One of my forthcoming book projects is the proceedings of the 3rd University of Chester Archaeology Student Conference – Digging into the Dark Ages. This free day conference was held at the Grosvenor Museum, Chester, in December 2017. The publication will be co-edited with Pauline Clarke and it will explore a diverse range of themes and case studies in the public archaeology of the Early Middle Ages. I hope to share more about the book’s content very shortly, but the provisional title of the book, due for publication with Archaeopress, is:
Digging into the Dark Ages: Early Medieval Public Archaeology
In this post, we wish to share one exciting development regarding the character of some of the contributions. This is because, for the first time, we have conducted a series of interviews in person and via Skype, edited them, shared with the interviewee to confirmations, revisions and added citations, and thus creating distinctive publications reflecting on the public archaeology of the Early Middle Ages.
Why interviews? Well, we identified areas where there were gaps in coverage within the volume, and individuals who did not have time to contribute academically composed research articles, but who are making distinctive contributions to the public understanding of the Early Middle Ages and its connection to other periods and connecting themes. We also identified topics that might be better suited to interviews: addressing topical and controversial themes and new initiatives in public engagement. So we approached a range of individuals at the vanguard of new strategies and thinking in public archaeology and the Early Middle Ages and for those who agreed we conduct interviews.
We feel this is something quite new for early medieval archaeology, since when interviews tend to be deployed in archaeological publications, it tends to be with senior academics reflecting on their career and times in archaeological fieldwork, lab work and/or scholarly debate. Instead, we‘re conducting 5 interviews with 6 people, i.e. one is a joint interview, reflecting on the potentials and challenges of a public archaeology of the Early Middle Ages in the late 2010s and into the future, and focusing on what might be described as ‘younger’ career scholars. The forward-thinking character of the interviewees is deliberate and a key dimension of what these pieces are intended to achieve, especially in a book stemming from a student conference intended to debate new perspectives and approaches.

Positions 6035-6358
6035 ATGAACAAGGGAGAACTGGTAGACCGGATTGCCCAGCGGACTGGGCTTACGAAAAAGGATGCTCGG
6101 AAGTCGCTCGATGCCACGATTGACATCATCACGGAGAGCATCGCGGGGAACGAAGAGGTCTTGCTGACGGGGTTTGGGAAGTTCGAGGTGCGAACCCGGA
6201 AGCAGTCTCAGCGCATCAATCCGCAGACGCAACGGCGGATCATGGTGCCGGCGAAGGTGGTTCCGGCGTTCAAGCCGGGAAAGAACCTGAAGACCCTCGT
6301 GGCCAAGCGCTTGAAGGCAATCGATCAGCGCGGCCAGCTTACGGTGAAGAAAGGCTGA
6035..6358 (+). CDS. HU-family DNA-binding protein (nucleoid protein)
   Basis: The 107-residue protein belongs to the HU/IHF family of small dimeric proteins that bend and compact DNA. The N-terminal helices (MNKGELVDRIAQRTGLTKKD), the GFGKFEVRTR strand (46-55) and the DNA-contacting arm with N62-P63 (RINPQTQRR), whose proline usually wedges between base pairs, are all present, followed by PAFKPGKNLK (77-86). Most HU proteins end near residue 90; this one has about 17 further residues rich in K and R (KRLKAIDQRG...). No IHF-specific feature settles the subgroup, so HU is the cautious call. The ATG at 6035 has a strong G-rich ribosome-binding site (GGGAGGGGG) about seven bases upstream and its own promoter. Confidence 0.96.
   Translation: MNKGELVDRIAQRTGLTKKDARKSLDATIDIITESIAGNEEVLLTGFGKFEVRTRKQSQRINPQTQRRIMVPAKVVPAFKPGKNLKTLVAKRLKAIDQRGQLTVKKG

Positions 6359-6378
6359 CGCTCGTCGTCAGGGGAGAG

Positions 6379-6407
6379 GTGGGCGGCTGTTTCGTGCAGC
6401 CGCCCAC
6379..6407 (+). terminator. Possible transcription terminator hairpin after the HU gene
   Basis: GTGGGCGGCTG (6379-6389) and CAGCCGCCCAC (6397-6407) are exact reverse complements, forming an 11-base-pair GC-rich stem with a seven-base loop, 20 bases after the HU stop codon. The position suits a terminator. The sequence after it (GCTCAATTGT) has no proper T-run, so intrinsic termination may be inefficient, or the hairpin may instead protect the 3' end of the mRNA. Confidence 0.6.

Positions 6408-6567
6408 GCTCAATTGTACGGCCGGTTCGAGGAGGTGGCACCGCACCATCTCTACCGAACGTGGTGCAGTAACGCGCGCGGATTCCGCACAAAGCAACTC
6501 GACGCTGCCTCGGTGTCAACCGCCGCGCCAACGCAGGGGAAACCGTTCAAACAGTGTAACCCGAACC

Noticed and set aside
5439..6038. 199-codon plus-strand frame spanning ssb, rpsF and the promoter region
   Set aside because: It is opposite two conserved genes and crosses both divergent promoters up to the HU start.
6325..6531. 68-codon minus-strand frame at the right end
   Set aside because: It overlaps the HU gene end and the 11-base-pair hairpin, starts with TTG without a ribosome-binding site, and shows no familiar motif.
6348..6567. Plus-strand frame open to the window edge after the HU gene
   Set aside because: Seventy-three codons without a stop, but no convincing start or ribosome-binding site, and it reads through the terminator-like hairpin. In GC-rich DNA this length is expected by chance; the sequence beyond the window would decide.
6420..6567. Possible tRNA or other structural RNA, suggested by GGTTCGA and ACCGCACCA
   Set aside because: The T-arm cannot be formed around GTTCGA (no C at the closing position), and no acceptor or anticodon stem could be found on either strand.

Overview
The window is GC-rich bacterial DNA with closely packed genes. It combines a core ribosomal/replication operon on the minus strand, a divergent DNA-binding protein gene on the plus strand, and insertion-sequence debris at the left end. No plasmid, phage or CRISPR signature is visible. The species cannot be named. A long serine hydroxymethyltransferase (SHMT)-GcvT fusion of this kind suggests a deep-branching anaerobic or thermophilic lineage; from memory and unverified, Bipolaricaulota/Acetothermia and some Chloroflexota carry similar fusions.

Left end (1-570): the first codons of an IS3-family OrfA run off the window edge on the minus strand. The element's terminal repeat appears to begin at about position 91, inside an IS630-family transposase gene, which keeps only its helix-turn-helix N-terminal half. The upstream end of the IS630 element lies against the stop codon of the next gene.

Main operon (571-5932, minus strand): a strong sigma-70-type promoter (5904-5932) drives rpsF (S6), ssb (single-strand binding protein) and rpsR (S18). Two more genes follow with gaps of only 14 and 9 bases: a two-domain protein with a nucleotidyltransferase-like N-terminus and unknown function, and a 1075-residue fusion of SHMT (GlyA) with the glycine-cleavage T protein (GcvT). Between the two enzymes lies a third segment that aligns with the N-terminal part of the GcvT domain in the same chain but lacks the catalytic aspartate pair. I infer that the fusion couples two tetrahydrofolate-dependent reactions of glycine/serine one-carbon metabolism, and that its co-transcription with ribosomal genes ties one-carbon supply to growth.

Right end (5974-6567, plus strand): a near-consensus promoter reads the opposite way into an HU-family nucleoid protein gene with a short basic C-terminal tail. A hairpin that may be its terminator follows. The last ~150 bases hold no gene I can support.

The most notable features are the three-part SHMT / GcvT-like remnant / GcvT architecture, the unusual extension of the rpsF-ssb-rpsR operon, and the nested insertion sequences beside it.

We’ve edited two of these already and they are looking promising as original contributions to knowledge in a book that is the first-ever edited collection dedicated to considering early medieval archaeology’s politics, public engagements and popular culture. Those interviewed conducted so far are:
- Dr Jackson Crawford concerning his popular YouTube channel exploring Norse literature and language, incorporating discussions of archaeology and landscape;
- Dr Catrine Jarman, regarding her research on the ‘Great Heathen Army’ and her media engagements concerning the archaeology of Repton;
- Dr Adrián Maldonado, about the politics and popular culture of early medieval archaeology in both global and northern British/Scottish contexts;
- Adam Parsons and Stuart Strong (pictured above) about their experimental archaeology and public outreach through living history. I interviewed them in person at the Heysham Viking Festival: this took up a large part of my Saturday there!
My final interviewee will be Dr Penelope Foreman, Chief Memory Maker, Storyteller and Community Archaeologist with Clwyd-Powys Archaeological Trust, regarding her role in fostering public engagement with the early medieval archaeology of the Anglo-Welsh borderlands. I had hoped to interview her at the Living History Festival at the Offa’s Dyke Centre last month, but personal commitments on my part got in the way of that plan.
So in addition to a range of original studies by students, heritage professionals and academics, the forthcoming book – Digging into the Dark Ages: Early Medieval Public Archaeology – will have a distinctive and illuminating series of interviews that touch on issues and debates that, to my knowledge, have never before been aired in print for the study of the Early Middle Ages in contemporary society.